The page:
“It must be made plain to all those who go forth with weapons of this kind that they can expect serious punishment if they use them.”
I interviewed the bereaved mother at her home in Rushmore Road, Lower Clapton, last Saturday, and with tears streaking down her cheeks, she said: “I am completely flabbergasted with the sentence. I cannot see Black people given proper justice in the courts of this land. I myself felt like dying when [I] heard that the judge had sent that “murderer” down for just five years. I expected that Sullivan deserved to get 14 years for killing my son.”
Mrs Ann Moses was also very critical of the racial composition of the jury and cast doubts on the integrity of the judiciary for their failure to include a black in judgement in cases of this nature.
After the trial in which the public gallery was filled with supporters of the National Front, a roar whent up in the court room when the judge announced the verdict.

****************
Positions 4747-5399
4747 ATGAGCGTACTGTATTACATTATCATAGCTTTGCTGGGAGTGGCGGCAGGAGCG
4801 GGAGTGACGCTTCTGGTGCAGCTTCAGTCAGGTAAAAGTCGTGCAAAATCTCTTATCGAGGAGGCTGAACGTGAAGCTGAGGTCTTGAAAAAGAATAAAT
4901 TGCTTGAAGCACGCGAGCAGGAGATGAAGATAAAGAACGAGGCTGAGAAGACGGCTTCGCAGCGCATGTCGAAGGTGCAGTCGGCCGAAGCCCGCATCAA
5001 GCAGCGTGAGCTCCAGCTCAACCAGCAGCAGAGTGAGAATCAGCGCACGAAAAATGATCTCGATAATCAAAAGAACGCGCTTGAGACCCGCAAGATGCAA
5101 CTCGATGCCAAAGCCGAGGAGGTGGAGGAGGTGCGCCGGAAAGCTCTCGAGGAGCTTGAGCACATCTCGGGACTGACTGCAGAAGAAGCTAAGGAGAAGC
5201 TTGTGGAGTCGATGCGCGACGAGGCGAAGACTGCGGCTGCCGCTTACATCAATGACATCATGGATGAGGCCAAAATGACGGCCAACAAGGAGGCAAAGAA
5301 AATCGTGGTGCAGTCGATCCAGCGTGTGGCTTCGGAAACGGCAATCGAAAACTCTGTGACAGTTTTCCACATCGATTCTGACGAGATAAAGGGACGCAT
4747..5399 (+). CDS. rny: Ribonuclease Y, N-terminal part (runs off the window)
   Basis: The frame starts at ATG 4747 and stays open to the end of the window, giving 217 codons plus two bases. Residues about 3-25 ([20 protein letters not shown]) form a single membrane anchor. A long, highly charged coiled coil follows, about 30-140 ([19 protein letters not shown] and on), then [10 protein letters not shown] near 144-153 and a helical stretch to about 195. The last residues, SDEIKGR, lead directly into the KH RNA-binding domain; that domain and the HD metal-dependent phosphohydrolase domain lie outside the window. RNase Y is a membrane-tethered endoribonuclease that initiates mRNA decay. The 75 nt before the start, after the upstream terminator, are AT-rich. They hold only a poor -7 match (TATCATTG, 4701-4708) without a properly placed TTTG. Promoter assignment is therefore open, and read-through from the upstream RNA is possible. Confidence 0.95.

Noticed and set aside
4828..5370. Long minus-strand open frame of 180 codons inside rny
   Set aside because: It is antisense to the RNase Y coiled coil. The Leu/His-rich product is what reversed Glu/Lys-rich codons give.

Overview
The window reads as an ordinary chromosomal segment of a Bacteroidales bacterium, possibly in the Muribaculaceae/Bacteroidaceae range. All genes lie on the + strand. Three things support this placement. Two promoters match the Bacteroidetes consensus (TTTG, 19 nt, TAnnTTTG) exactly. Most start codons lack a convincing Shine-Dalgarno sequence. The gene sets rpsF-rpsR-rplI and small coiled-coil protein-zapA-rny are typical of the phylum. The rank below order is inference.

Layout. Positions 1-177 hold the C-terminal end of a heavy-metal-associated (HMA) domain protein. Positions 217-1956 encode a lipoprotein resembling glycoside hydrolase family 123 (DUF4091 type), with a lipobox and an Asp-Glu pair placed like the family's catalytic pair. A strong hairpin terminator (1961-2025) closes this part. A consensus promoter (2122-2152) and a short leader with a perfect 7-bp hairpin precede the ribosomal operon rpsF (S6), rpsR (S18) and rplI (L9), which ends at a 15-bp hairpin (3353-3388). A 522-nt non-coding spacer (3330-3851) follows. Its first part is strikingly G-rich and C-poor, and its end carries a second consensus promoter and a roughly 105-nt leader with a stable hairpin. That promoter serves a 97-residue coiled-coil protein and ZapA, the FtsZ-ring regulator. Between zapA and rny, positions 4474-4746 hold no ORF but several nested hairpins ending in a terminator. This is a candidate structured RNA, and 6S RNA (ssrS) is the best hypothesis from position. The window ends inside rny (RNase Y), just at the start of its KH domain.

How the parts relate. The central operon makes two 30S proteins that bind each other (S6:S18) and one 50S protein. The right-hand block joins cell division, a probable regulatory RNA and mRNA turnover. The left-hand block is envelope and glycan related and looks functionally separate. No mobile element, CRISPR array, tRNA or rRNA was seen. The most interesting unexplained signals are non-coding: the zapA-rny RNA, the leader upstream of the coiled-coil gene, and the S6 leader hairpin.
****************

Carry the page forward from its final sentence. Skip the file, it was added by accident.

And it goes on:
Who killed Michael Ferreira?
Michael Ferreira, a West Indian youth, died during the early morning of December 10th, 1978, in Stoke Newington, East London.
This short play is a collective attempt, written by a class of third year school students from an East London secondary school, to trace the events leading up to his death.
West Indian Youths:
Mr and Mrs Daniels: Parents of Tony and Leroy
Mr and Mrs Ferreira: Parents of Michael
The evil wings of racism have once again spread over this country, The evil that has brought fear— and I warn my black brothers stay clear! The police are racist the employers are racist the bosses won’t give you a job if you’re an Asian called Abdul or even a West Indian named Bob! The police pick on us because we’re black, they nick us on ‘SUS’ they beat us up insult us… Now, there’s a dirty word—N.F. and when the racists insult us we have to act deaf. But we’re not going to act deaf no more because we know the N.F. are rotten to the core!